Bible Commentaries

Sutcliffe's Commentary on the Old and New Testaments

Exodus 14

Verses 1-31

Exodus 14:2. Before Pi-hahiroth. The Lord led the people into the straits between the hills, in order that Pharaoh and his hosts might be overwhelmed in the sea; and that Israel might see his salvation, and find a quiet passage in the desert.

Exodus 14:7. Six hundred chariots. A captain or valiant man was in each chariot, his armour bearer, a man of valour also, besides a man to guide the horses, who had a shield, and probably other weapons. The army of Pharaoh is estimated by Josephus at 50,000 horse, and 200,000 foot. All the host of Pharaoh was there, Exodus 14:28. How bitter are the dregs of the cup to hardened men!

Exodus 14:19. The Angel of God. The Messiah, as in other places, showing a dark and frowning aspect on the Egyptians, and a cheering light of joy on the Hebrews.

Exodus 14:21. The waters were divided, as the Jordan on another occasion; they stood on a heap. Psalms 78:13. It was not a driving back of the tongue of the sea, but a real division by Jehovah’s presence. The bottom of the sea became dry, and formed a wide opening like the wilderness.

Exodus 14:25. Took off the chariot wheels; that is, he entangled or overthrew their chariots.

REFLECTIONS.

In this chapter we see the Israelites saved, and the Egyptians destroyed; and consequently the whole land brought to the verge of ruin for its wicked counsel against the Lord’s people, and for rejecting the ministry and miracles of Moses. These things are written that all ages might fear; for a course of crimes, and the habitual neglect of devotion, originating in hardness of heart and unbelief, will surely bring families and nations to destruction. And it is very awful to add, that when once individuals, or nations, are in the full route of ruin, they seldom pause till precipitated into the gulph their wickedness has prepared.

In the weak faith and great fears of the Hebrews, on seeing themselves pursued, we see that the weakness of man is such as needs support every moment. The idea of danger seemed to banish even the recollection of past miracles. Conscious therefore of our utter insufficiency, let us for ourselves and children, live every moment dependent on providence and grace.

But their case was extraordinary, human means were insufficient; therefore they were exhorted to stand still, and see the salvation of God. In the treasures of his wisdom he had a salvation in store far above their expectation; and in all the calamities and exigencies of life, when our own counsel and efforts fail, let us calmly give up our affairs into the hands of providence. It is good that a man should hope, and quietly wait for the salvation of God.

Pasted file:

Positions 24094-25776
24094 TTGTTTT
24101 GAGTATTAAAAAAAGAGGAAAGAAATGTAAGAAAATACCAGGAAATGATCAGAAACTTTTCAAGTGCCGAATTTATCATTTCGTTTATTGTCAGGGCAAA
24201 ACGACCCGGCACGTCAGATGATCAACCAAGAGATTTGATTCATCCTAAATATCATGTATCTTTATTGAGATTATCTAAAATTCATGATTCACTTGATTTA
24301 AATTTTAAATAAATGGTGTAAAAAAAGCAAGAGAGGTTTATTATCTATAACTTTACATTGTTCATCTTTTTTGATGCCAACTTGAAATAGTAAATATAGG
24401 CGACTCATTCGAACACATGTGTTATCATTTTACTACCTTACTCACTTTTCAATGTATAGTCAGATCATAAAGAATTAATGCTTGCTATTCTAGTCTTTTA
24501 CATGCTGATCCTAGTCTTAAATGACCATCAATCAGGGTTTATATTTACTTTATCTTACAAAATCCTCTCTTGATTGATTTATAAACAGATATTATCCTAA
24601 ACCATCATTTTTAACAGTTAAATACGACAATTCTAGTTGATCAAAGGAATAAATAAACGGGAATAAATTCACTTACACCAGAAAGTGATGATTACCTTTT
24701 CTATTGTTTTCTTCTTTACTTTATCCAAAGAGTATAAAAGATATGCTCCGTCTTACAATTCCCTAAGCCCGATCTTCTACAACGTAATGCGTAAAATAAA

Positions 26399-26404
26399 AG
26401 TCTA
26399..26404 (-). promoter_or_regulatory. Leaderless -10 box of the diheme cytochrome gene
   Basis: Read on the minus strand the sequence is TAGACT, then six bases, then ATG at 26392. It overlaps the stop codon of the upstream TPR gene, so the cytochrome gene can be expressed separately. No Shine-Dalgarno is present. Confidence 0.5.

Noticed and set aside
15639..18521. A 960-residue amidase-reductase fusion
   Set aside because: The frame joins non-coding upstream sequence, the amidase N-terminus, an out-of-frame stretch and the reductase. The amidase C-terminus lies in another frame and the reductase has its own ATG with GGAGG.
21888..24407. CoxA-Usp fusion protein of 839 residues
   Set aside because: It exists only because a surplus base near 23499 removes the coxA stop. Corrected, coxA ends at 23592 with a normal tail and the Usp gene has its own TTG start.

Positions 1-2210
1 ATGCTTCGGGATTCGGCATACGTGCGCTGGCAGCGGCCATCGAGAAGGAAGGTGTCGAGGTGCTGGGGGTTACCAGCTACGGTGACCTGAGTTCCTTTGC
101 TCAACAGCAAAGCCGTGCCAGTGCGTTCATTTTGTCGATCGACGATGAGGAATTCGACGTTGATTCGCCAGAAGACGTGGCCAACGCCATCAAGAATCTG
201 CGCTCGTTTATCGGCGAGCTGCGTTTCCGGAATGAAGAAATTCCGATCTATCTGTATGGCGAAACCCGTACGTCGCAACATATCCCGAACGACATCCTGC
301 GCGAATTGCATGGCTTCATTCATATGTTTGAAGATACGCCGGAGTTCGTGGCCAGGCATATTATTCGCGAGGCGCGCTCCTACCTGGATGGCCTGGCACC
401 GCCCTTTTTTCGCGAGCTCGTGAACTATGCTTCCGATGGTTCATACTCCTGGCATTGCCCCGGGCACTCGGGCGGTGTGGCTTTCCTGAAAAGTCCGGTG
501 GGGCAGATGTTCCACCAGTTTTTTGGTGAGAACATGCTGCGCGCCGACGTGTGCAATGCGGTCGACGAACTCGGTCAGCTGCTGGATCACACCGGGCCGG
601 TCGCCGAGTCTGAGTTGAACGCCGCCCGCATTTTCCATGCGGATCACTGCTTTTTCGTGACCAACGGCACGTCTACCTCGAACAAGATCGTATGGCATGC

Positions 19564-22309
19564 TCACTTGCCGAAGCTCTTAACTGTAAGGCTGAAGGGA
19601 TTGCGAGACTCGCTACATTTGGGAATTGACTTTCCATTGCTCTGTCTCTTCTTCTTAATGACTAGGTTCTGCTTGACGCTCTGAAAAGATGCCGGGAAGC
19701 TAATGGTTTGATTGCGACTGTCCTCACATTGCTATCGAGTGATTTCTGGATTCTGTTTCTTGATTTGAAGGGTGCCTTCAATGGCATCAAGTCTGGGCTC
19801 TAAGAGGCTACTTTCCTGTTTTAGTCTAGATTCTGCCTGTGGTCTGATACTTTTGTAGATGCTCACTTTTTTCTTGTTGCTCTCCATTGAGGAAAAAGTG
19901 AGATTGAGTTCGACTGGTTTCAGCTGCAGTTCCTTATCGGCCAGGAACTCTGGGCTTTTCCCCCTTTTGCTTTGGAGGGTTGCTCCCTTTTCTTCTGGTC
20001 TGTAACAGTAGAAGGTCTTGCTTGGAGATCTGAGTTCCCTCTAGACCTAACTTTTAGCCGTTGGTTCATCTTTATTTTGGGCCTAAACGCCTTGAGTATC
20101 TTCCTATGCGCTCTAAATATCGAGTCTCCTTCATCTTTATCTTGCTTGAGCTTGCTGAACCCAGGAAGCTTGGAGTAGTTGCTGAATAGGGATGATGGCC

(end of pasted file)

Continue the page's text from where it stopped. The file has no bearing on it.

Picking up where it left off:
In a moment the Lord dissipated their fears; the cloud removed from the head to the rear of their camp, and kept the enemy in awe. In like manner God has often stood between his trembling church and danger. Often would Zion have been destroyed, had not God become her shield and high defence. Often should we have run into ruin, had not the Lord interposed for our safety. Oh how much we owe to the arm of strength, and to the everlasting presence of God with his church.

The Israelites, notwithstanding all their fears, were commanded to go forward. What, go forward when the sea was before them, and the mountains on either hand! Yes, oh my soul, do not fear to obey the Lord under a dark and beclouded providence. There is nothing in this world but the alien host, armed against the Lord and against righteousness. Go forward, surrounded with mountains and hills; go forward through the deep, the Lord will open thy way, and the enemies thou seest today thou shalt see no more for ever.

The Lord saw the presumption of the Egyptian host, accustomed now to despise his word and miracles, till at length they despised them to their total destruction. He looked through the cloud. The fire of his countenance assailed their souls with the terrors of hell. Now they were entangled in the deep, and surrounded with the net of the Almighty. Now the oppression and murder of the Hebrews would obtrude on their sight. Now they would curse their gods, their magicians, and make no scruple to kill one another in efforts to escape. Now Pharaoh received the answer of his insolence, Who is the Lord that I should obey him? Oh what rage—what horrors— what fury! What cutting down with their swords of every man that stood in their way! Sinners, unless you get a new heart, this is the company with whom you must for ever dwell. All may see what awaits the ungodly in the great day, when the Lord Jesus shall look from heaven through his cloud, and be revealed in flaming fire, with his mighty angels, taking vengeance on them that know not God, and that obey not the gospel. Then Christ shall be glorified in his saints, and admired in all them that believe. Israel also, when they saw this great work, believed the Lord, and Moses his servant. Let past deliverances strengthen our faith, and encourage us to hope for future mercies.

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Bibliographical Information
Sutcliffe, Joseph. "Commentary on Exodus 14". Sutcliffe's Commentary on the Old and New Testaments. https://www.studylight.org/commentaries/eng/jsc/exodus-14.html. 1835.